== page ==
Sat, Aug 18, 2007 - Page 14 News List

Globe trotting -- Portugal 世界走透透:葡萄牙

By Michael Kearney  /  STAFF WRITER

Raul Meireles, right, and Nani, left, fight over the ball during a Portuguese league soccer match at Alvalade Stadium, Lisbon, Portugal, Oct. 22, 2006. 去年十月二十二日,在葡萄牙首都里斯本瓦拉德球場上,美尼利斯(右)和拿尼(左)正在一場葡萄牙足球聯賽中搶球。


Explorers helped Portugal establish colonies in Brazil and parts of Africa and Asia during the fifteenth and sixteenth centuries, leaving a lasting impact on Portugal and the rest of the world.


A closer look 說古論今

For almost half of the twentieth century, dictators who were determined to keep control over the country's colonies ruled Portugal.

Chief among the dictators was Antonio de Oliveira Salazar, who ruled over Portugal from 1932 to 1968. Salazar led Portugal into the costly Portuguese Colonial War, a series of battles fought between the Portuguese military and independence movements in Portugal's African colonies.

Fed up with the war and the leadership of the dictators, a group of leftist military members overthrew the dictatorship in a bloodless coup on April 25, 1974. The day is now celebrated as a national holiday and is known as the Revolution of the Carnations.

Portugal gave up control of all its African colonies within two years of the coup and over the next decade developed into a stable democracy.

Today Portugal is among the world leaders in renewable energy. Prime Minister Jose Socrates says he wants 45% of Portugal's energy to come from renewable sources by 2010, and Portugal recently opened what officials claim is the most powerful solar power plant in the world.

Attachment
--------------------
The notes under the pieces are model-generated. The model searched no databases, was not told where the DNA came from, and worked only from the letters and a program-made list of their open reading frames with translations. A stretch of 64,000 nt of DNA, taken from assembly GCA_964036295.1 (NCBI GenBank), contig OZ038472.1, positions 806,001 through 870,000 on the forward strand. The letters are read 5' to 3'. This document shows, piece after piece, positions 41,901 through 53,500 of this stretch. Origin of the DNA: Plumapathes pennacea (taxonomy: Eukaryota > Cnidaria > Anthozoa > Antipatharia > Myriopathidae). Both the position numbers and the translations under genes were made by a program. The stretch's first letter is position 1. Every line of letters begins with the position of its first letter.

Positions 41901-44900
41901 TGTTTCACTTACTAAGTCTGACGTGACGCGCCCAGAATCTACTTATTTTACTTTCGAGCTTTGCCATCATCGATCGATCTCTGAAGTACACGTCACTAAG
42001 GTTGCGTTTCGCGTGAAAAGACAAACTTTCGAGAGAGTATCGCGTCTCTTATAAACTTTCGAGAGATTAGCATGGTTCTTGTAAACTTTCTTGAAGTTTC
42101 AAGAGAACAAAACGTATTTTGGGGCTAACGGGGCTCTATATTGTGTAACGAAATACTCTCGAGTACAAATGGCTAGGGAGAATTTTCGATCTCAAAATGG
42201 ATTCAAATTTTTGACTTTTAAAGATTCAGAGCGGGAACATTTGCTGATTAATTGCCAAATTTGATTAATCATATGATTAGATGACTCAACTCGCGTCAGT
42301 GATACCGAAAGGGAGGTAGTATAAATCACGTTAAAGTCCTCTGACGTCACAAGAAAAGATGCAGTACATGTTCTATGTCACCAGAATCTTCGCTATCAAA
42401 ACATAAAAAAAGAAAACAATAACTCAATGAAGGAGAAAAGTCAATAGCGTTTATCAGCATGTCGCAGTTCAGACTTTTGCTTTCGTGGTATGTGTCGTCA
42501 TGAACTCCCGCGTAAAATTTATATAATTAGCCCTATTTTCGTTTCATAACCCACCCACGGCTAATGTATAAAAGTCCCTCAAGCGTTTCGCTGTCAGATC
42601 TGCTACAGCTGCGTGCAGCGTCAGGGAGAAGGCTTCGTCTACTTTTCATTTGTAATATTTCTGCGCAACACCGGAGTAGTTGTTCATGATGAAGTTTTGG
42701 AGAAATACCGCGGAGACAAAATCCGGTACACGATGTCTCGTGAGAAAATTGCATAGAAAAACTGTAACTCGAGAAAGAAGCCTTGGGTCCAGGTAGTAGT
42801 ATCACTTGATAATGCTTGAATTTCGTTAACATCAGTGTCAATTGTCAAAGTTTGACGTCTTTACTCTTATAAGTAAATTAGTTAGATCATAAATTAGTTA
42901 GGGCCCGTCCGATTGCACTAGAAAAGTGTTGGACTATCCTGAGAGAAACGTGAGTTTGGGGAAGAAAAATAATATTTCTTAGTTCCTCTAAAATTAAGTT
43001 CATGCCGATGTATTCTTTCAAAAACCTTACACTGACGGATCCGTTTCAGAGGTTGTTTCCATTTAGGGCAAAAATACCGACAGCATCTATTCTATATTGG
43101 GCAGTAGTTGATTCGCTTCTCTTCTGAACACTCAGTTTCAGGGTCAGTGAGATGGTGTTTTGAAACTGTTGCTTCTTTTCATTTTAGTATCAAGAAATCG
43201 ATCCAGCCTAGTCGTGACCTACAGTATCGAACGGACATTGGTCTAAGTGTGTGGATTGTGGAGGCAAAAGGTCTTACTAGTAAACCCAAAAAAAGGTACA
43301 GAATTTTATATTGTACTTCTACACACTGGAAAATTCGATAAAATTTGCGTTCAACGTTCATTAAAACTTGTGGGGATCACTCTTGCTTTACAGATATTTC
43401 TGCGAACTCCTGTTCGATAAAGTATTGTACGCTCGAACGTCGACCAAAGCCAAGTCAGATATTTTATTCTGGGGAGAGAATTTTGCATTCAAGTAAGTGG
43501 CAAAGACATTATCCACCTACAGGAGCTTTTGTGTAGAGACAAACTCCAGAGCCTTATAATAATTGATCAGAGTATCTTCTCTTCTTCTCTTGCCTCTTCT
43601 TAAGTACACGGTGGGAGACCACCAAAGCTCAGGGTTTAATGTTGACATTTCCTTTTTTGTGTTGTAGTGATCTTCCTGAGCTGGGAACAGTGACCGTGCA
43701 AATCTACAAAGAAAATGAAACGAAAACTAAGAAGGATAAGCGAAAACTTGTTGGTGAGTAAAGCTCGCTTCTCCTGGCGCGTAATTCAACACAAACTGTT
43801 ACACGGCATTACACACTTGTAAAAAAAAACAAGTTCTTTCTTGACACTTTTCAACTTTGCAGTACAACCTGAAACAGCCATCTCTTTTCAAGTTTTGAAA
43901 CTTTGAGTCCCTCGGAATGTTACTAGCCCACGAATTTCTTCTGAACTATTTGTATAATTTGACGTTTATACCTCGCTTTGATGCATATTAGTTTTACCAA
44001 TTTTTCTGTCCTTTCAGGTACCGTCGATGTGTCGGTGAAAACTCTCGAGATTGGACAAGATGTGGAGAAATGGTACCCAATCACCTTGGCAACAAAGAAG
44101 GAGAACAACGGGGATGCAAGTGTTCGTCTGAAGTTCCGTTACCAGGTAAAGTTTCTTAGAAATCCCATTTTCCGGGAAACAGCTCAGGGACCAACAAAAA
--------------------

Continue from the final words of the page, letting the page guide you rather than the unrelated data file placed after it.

Religion plays a major, although decreasing, role in Portuguese society. About 85% of Portuguese are Roman Catholic, but only about a third regularly go to church. One possible reason for such a low attendance rate could be Sunday football matches. Few priests, however, would consider football to be a legitimate excuse for not attending mass.

(Michael Kearney, Staff Writer)







WHO KNEW? 你知道嗎?

Oporto, a city in northern Portugal, is most famous for its port wine. For almost 500 hundred years, port has been produced in Oporto by combining red wine and brandy, and about 70 years ago, white port was invented. Almost all of the world's most famous ports are made in this area of Portugal.

The wine is produced in Oporto, but the vineyards are on the banks of the River Douro, about 100 miles inland. The grapes are still usually crushed by foot to enhance the wine's flavor. Demand for port has increased in recent years, in part because of the increasing popularity of Australian wines. The Australian wines tend to be very robust in flavor, which helps accustom people to the bold tastes they can expect when sipping on a glass of port.




Size: 92,391km2, or about 2.6 times the size of Taiwan

Location: Southwestern Europe

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